Sunday, October 14, 2012

Alexander Technique Principles in Selling: 5. Direction


There is a plethora of possible meanings to “direction.”

Alexander talks about “cultivated” direction “instinctive” direction, “conscious and subconscious” direction - take your choice. So before figuring out how the concept of direction has meaning in the selling of Alexander's discoveries, I’d better be clear about the nature of the “direction” we are talking about.

Initially, it is any act that involves making a decision against the habit of life, again an idea burrowed from FM. Physiologically, it involves guiding your movement in a way that triggers alarm bells in your sensory system - bells that chime “This is weird. You are too far forward. You bum is sticking out. People will think I am arrogant if I walk like this.”

Your feelings are based on the past - they are incapable of guiding you into a future of which you have no experience. Alexander’s work is a method of guiding you from the known to the unknown - that is the “direction” I am writing about. It is in fact the “direction” that any pupil will experience in an Alexander Technique lesson: the new feelings of both weirdness and success. Success in the sense that the pain is gone, or your playing improved, or you have more air. A successful lesson always has these two elements: a feeling of weirdness, and a definite objective success.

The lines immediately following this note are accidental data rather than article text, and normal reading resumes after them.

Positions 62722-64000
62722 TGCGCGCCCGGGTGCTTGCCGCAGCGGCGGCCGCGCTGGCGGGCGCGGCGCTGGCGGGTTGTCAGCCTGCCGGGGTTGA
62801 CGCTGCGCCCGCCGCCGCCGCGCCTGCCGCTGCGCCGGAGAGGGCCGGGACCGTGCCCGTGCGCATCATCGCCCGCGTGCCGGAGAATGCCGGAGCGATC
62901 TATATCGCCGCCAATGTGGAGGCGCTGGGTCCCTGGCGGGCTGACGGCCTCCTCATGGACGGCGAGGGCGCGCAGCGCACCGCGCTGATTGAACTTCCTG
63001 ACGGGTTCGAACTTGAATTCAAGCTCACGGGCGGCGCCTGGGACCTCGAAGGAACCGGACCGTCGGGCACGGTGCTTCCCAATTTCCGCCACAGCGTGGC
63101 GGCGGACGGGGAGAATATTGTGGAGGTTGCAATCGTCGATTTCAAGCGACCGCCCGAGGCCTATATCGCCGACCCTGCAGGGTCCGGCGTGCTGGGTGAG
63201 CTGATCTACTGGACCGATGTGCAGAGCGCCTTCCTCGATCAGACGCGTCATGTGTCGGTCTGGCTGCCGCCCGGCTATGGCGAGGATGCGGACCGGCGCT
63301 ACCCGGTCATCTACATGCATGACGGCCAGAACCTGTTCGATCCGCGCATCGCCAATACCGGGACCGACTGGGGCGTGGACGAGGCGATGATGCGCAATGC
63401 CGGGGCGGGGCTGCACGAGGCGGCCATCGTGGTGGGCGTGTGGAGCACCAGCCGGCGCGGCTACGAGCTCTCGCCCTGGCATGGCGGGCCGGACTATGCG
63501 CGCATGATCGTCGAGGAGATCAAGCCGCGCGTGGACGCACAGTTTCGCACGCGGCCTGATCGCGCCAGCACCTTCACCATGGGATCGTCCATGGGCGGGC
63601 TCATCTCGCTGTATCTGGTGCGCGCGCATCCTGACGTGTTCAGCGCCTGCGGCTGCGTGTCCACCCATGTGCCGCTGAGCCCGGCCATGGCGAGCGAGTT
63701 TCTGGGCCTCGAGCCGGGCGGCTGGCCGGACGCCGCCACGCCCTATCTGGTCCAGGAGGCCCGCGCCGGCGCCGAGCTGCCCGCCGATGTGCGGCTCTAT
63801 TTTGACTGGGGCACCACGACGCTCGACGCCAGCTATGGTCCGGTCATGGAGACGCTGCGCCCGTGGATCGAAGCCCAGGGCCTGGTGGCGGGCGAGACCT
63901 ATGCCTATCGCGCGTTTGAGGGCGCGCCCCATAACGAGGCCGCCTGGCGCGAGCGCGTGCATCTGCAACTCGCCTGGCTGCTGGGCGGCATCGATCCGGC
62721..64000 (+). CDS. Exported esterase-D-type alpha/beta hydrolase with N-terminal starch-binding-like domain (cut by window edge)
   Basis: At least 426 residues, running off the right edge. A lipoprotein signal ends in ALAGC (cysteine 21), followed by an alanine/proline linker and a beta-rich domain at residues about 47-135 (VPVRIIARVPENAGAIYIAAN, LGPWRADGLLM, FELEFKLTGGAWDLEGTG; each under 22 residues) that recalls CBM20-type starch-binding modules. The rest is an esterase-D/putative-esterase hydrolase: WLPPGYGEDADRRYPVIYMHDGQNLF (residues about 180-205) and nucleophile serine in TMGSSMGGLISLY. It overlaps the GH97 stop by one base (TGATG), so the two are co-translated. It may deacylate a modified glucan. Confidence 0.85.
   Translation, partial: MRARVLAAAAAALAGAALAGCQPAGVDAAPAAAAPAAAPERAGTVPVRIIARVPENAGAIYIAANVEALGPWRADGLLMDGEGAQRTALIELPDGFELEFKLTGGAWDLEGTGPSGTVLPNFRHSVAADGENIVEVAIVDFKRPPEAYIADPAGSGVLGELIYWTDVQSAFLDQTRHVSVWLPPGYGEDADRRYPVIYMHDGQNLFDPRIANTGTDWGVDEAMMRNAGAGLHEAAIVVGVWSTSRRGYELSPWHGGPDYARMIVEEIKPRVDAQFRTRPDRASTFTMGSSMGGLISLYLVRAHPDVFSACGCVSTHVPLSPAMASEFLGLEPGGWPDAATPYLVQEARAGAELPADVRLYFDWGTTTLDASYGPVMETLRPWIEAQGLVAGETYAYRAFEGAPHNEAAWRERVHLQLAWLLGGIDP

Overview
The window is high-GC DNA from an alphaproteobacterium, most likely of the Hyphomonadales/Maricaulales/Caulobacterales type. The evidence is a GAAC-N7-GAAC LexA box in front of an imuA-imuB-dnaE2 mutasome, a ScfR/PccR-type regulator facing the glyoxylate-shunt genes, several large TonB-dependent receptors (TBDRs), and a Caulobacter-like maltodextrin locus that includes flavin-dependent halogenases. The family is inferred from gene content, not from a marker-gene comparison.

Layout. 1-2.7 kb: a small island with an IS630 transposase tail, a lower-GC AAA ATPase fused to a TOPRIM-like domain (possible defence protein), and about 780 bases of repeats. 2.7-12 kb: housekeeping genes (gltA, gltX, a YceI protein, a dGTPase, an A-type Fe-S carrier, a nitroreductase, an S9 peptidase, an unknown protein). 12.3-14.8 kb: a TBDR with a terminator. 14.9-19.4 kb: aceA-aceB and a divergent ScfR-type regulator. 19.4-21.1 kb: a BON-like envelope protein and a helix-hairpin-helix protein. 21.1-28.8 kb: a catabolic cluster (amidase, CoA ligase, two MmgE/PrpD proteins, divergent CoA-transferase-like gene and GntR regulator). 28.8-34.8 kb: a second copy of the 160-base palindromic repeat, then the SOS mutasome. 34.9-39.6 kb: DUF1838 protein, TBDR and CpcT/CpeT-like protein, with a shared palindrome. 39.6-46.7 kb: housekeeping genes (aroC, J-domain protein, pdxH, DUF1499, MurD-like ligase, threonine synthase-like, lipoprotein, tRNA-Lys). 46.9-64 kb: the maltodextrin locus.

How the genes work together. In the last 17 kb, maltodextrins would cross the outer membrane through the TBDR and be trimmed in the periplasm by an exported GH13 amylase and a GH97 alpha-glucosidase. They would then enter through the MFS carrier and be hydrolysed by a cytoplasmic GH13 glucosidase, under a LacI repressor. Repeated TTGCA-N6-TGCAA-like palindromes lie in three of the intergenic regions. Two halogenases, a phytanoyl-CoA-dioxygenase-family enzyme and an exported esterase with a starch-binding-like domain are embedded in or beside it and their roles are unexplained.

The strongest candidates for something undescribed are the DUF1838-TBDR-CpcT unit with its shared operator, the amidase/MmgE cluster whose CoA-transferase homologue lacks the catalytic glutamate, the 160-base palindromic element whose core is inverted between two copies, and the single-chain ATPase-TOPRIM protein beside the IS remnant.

Selling is exactly like that for the neophyte Alexander Technique teacher starting out on a new career - selling is one of those activities that “feel wrong” the first time you consciously, constructively and creatively follow a plan, but this disorientating direction is actually necessary to gain success in doing something your never did before. Here’s what you do: don’t act from your feeling, act from your plan.

And what plan is that?

Unfortunately, “selling” has never been of much interest to most people who study Alexander's discoveries. It even is looked upon with disdain, a dirty little activity best left to the greedy. I can’t tell you how much criticism I have encountered to introduce a culture of selling in BodyChance’s Alexander community: “Jeremy is only interested in money.” There is a huge resistance to it. Yet money is what supports the growth of the work. Duhhhh.

Our work will thrive in a culture that respects monetary success. It is a truth of life. The oldest profession in the world is not the one you are thinking it is. The oldest profession is the sales person. When we were kids, many of us practised the art of selling on our parents. We strategized, thought about how to pitch our offer, and went after it with such determination, countering any objections thrown at us, that we eventually got what we wanted, or made a strong enough impression to get it the next time around. THAT’S the plan.

Do that in your teaching room, and you won’t need to read my blog any more!

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